Friday, March 18, 2011

Where to live in the San Francisco Bay Area

I love living in the San Francisco Bay Area.  There are so many things to do in this area and the culture and activities available is fairly impressive for an area this size.  You can easily be smack in the middle of the wine country just by driving a hour north, or along the coast in beautiful Monterey and Carmel driving along highway 101 and 1 for a hour south.

Where you should live in SF really is dependent on both your lifestyle as well as how much you earn.  If I was a young single individual, I would definitely recommend living in Cow Hollow (Union Street) or the Marina (Chestnut Street).  There are a lot of young, attractive professionals who live there that loves to party and have fun, often with no commitments.  Russian Hill tends to be more bohemian, and more run down in terms of the feel of the neighborhood.

For young couples, possibly with a dog, I would highly recommend downtown Burlingame.  Burlingame Ave. is very similar to downtown Palo Alto, but at a much more reasonable entry point.  You can easily find a house or a duplex for rent that has a back yard for your pet.  There's actually two distinct downtowns in the city of Burlingame.  Keep in mind you want to do your best to avoid Broadway Ave and try to find a location closer to Burlingame Ave.  The best way to describe the difference between Broadway Ave and Burlingame Ave. is Burlingame Ave is definitely more upscale.  This is the downtown area where all the rich Hillsborough "Trophy Wives" come to shop.  Burlingame Ave has a lot of boutique stores, restaurants, as well as large mainstream stores such as Pottery Barn, GAP, Apple Store, and Banana Republic. There used to be this awesome wine bar located in downtown Burlingame, but because of the recession, the wine bar has since closed.  Burlingame is also located a reasonable 20-minute highway drive (without traffic) to San Francisco.  This is a good compromise for individuals who want to live somewhere more suburban but still want to be within easy reach of the city.

If I'm a newly married couple getting ready to have kids, I would highly recommend Palo Alto.  Palo Alto has a stellar school system as well as city amenities.  Palo Alto grew up and developed alongside Stanford University, and the two are closely intertwined.  In addition, because of the high value of properties located in Palo Alto, the city generates much more revenue from property taxes vs. any other comparable city in the area.  Because of the age of Palo Alto, the city has developed its own city specific sanitary department, utilities, school, fire and police department.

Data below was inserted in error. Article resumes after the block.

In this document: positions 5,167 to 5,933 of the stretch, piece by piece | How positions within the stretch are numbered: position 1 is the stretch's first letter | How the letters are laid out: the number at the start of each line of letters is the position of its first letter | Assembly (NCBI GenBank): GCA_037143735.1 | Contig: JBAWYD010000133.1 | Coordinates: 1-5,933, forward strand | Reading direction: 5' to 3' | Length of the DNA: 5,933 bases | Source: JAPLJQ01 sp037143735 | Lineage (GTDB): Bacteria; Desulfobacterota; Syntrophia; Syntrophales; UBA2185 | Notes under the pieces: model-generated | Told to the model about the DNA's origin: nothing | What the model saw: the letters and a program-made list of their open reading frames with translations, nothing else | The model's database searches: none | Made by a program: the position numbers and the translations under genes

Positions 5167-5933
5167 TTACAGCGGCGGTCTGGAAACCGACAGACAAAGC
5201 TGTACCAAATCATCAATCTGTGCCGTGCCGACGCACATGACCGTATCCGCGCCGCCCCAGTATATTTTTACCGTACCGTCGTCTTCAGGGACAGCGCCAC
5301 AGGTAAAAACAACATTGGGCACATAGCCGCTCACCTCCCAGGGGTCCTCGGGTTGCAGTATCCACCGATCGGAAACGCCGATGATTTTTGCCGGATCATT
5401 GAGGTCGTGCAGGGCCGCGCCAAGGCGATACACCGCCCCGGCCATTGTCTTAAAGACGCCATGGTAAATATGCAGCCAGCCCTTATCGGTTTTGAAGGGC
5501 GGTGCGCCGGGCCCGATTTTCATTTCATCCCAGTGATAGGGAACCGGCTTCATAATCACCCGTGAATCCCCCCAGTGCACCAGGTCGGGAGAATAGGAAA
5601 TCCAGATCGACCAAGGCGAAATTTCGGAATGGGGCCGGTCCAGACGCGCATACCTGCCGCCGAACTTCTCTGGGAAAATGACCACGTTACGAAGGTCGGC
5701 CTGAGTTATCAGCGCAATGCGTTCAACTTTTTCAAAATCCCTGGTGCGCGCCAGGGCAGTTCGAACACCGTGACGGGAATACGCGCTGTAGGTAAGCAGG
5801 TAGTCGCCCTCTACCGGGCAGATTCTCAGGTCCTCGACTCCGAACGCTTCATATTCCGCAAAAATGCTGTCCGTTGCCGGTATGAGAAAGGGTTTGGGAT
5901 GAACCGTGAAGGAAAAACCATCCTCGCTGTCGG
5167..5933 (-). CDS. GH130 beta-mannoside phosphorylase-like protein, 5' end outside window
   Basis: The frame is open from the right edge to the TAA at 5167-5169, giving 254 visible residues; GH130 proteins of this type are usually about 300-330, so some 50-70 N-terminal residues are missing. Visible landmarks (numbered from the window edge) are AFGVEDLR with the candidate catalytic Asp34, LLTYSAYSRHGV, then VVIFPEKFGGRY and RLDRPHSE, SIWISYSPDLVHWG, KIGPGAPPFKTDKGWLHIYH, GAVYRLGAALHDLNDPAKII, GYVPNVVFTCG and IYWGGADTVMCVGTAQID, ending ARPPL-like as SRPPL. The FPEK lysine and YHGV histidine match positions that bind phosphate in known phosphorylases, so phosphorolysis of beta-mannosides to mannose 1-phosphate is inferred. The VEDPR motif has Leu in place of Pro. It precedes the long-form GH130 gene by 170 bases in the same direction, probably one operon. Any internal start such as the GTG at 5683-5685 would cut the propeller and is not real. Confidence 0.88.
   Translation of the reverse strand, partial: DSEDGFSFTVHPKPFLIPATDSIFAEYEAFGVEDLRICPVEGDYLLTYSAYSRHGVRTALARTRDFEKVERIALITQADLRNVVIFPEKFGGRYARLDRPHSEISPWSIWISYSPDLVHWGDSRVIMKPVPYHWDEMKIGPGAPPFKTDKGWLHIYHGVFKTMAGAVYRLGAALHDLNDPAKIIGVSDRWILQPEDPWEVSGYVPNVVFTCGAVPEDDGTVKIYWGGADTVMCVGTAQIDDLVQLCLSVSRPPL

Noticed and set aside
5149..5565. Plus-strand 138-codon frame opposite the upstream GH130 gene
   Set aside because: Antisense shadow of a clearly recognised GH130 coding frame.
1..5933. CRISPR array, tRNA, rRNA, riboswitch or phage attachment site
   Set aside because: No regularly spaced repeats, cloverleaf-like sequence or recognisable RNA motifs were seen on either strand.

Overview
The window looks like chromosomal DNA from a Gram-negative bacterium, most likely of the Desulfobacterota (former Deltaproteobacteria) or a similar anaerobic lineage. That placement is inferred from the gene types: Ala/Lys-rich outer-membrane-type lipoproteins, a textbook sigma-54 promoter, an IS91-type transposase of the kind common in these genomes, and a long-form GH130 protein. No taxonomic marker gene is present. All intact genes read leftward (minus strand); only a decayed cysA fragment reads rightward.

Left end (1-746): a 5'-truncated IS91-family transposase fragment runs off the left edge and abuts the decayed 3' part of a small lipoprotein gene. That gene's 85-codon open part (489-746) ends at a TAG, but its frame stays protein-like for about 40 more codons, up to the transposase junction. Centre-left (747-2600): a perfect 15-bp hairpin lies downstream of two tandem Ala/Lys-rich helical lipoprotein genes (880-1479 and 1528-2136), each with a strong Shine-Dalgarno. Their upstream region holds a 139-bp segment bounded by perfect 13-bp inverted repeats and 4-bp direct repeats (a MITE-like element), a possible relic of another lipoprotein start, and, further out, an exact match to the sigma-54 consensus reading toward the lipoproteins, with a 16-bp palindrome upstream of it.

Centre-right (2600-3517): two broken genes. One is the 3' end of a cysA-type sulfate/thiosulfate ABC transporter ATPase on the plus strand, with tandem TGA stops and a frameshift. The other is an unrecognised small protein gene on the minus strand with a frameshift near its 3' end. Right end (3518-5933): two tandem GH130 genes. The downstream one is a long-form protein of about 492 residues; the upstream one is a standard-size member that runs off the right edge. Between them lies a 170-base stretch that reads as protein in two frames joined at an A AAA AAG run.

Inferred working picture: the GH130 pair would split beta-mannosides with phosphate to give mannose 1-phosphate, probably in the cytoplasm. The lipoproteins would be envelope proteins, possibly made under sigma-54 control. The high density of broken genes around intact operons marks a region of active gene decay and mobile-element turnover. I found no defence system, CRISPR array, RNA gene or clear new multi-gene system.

For example, a typical city in the Santa Clara county may have several elementary schools, a couple middle schools, and a high school.  This is paired with one city specific library along with a Police Department and a dedicated Fire Station.  Palo Alto has at least five (5) city specific libraries for their residents, four (4) separate fire departments that I know of, numerous elementary schools, two (2) junior high schools, and several top ranked high schools.

In addition, there is a resident only park called Foothill Park in the Santa Cruz mountains.  This park offers a stocked trout pond for fishing and numerous hiking trails.  And yes, this park is only open to Palo Alto residents, and you will often need to provide proof of our residence in order to enter.

In some ways, Palo Alto is separated into two different regions, North Palo Alto (Old Palo Alto/ Crescent Park/ Professorville) and South Palo Alto (Midtown and on to San Antonio Road).  These two regions feed to two separate middle schools and high schools.  Although North Palo Alto is much more affluent, the South Palo Alto high school (Gunn High School) and middle school (JLS Middle School) are higher ranked. Part of this is a self fulfilling prophecy.  Families who highly value education would do their best to move into the area, and many of these families can only afford the more reasonably priced regions of Palo Alto.  Nevertheless, they are very diligent about supporting their children to excel in school, and therefore driving up the scores.

There are some families that are concerned about the affect of students from East Menlo Park and East Palo Alto (EPA) being bussed daily to the Palo Alto Unified School District (PAUSD).  I can say there was little affect of this integration, and they account for a very small percentage of the aggregate study body.  In fact, this policy isn't specific to Palo Alto.  Many students from those less affluent areas are also bussed to Menlo Atherton High School as well as other areas.

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